(6) a housing element which considers location, types, age and condition of housing, owner and renter occupancy, and affordability of housing. This element includes an analysis to ascertain unnecessary housing regulatory requirements, as defined in this chapter, that add to the cost of developing affordable housing but are not necessary to protect the public health, safety or welfare and an analysis of market-based incentives that may be made available to encourage development of affordable housing, which incentives may include density bonuses, design flexibility, and streamlined permitting processes;
(7) a land use element which considers existing and future land use by categories, including residential, commercial, industrial, agricultural, forestry, mining, public and quasi-public, recreation, parks, open space, and vacant or undeveloped;
(8) a transportation element that considers transportation facilities, including major road improvements, new road construction, transit projects, pedestrian and bicycle projects, and other elements of a transportation network. This element must be developed in coordination with the land use element, to ensure transportation efficiency for existing and planned development;
(9) a priority investment element that analyzes the likely federal, state, and local funds available for public infrastructure and facilities during the next ten years, and recommends the projects for expenditure of those funds during the next ten years for needed public infrastructure and facilities such as water, sewer, roads, and schools. The recommendation of those projects for public expenditure must be done through coordination with adjacent and relevant jurisdictions and agencies. For the purposes of this item, 'adjacent and relevant jurisdictions and agencies' means those counties, municipalities, public service districts, school districts, public and private utilities, transportation agencies, and other public entities that are affected by or have planning authority over the public project. For the purposes of this item, 'coordination' means written notification by the local planning commission or its staff to adjacent and relevant jurisdictions and agencies of the proposed projects and the opportunity for adjacent and relevant jurisdictions and agencies to provide comment to the planning commission or its staff concerning the proposed projects. Failure of the planning commission or its staff to identify or notify an adjacent or relevant jurisdiction or agency does not invalidate the local comprehensive plan and does not give rise to a civil cause of action."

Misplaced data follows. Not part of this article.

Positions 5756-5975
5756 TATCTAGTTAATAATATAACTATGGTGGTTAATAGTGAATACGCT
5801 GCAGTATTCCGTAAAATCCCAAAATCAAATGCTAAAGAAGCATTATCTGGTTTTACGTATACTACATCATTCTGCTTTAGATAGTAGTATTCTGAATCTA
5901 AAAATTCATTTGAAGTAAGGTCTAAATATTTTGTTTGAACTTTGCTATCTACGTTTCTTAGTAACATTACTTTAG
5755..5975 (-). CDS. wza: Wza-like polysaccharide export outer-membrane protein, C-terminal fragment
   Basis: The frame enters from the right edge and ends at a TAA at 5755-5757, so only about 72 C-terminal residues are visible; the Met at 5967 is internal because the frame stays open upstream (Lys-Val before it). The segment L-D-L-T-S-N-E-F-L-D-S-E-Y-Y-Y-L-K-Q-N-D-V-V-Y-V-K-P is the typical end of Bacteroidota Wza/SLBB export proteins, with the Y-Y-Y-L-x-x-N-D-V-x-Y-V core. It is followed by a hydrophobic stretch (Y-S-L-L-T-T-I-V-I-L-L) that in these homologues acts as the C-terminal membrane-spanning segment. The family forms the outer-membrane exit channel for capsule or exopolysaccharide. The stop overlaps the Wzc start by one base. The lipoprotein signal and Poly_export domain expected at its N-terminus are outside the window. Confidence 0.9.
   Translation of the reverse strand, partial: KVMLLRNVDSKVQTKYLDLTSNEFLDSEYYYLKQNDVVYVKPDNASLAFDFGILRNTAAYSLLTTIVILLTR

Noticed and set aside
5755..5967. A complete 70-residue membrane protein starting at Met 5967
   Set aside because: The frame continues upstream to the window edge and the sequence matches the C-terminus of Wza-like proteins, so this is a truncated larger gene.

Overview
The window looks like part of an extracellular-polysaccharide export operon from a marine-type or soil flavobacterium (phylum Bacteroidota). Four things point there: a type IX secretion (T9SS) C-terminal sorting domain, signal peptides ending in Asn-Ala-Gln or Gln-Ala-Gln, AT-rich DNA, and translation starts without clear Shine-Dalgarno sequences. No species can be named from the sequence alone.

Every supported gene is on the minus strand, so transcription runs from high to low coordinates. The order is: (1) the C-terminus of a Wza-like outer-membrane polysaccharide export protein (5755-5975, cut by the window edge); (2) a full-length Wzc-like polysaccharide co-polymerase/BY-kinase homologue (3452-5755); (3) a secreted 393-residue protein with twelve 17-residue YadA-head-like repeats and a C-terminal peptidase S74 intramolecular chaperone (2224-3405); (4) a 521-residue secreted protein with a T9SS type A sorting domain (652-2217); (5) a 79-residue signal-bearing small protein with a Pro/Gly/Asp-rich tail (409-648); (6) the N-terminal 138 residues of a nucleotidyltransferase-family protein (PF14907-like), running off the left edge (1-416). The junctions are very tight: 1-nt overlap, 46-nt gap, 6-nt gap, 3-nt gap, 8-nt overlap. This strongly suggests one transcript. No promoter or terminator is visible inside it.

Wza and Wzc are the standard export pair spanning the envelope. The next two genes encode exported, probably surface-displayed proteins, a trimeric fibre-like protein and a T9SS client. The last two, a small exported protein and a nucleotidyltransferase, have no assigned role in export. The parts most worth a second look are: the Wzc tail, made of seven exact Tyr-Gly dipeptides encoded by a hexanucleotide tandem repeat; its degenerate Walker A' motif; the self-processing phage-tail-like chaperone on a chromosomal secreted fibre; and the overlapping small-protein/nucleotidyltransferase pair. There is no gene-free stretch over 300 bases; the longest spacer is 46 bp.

SECTION 3. Section 6-29-720(C)(5), (6), and (7) of the 1976 Code is amended to read:
"(5) 'overlay zone' or a zone which imposes a set of requirements or relaxes a set of requirements imposed by the underlying zoning district when there is a special public interest in a particular geographic area that does not coincide with the underlying zone boundaries;
(6) 'conditional uses' or zoning ordinance provisions that impose conditions, restrictions, or limitations on a permitted use that are in addition to the restrictions applicable to all land in the zoning district. The conditions, restrictions, or limitations must be set forth in the text of the zoning ordinance; and
(7) 'priority investment zone' in which the governing authority adopts market-based incentives or relaxes or eliminates unnecessary housing regulatory requirements, as these terms are defined in this chapter, to encourage private development in the priority investment zone. The governing authority also may provide that traditional neighborhood design and affordable housing, as these terms are defined in this chapter, must be permitted within the priority investment zone."
SECTION 4. Section 6-29-1110 of the 1976 Code is amended to read:
"Section 6-29-1110. As used in this
(1) 'Affordable housing' means in the case of dwelling units for sale, housing in which mortgage, amortization, taxes, insurance, and condominium or association fees, if any, constitute no more than twenty-eight percent of the annual household income for a household earning no more than eighty percent of the area median income, by household size, for the metropolitan statistical area as published from time to time by the U.S. Department of Housing and Community Development (HUD) and, in the case of dwelling units for rent, housing for which the rent and utilities constitute no more than thirty percent of the annual household income for a household earning no more than eighty percent of the area median income, by household size for the metropolitan statistical area as published from time to time by HUD.
(2) 'Land development' means the changing of land characteristics through redevelopment, construction, subdivision into parcels, condominium complexes, apartment complexes, commercial parks, shopping centers, industrial parks, mobile home parks, and similar developments for sale, lease, or any combination of owner and rental characteristics.
(3) 'Market-based incentives' mean incentives that encourage private developers to meet the governing authority's goals as developed in this chapter. Incentives may include, but are not limited to:
(a) density bonuses, allowing developers to build at a density higher than residential zones typically permit, and greater density bonuses, allowing developers to build at a density higher than residential affordable units in development, or allowing developers to purchase density by paying into a local housing trust fund;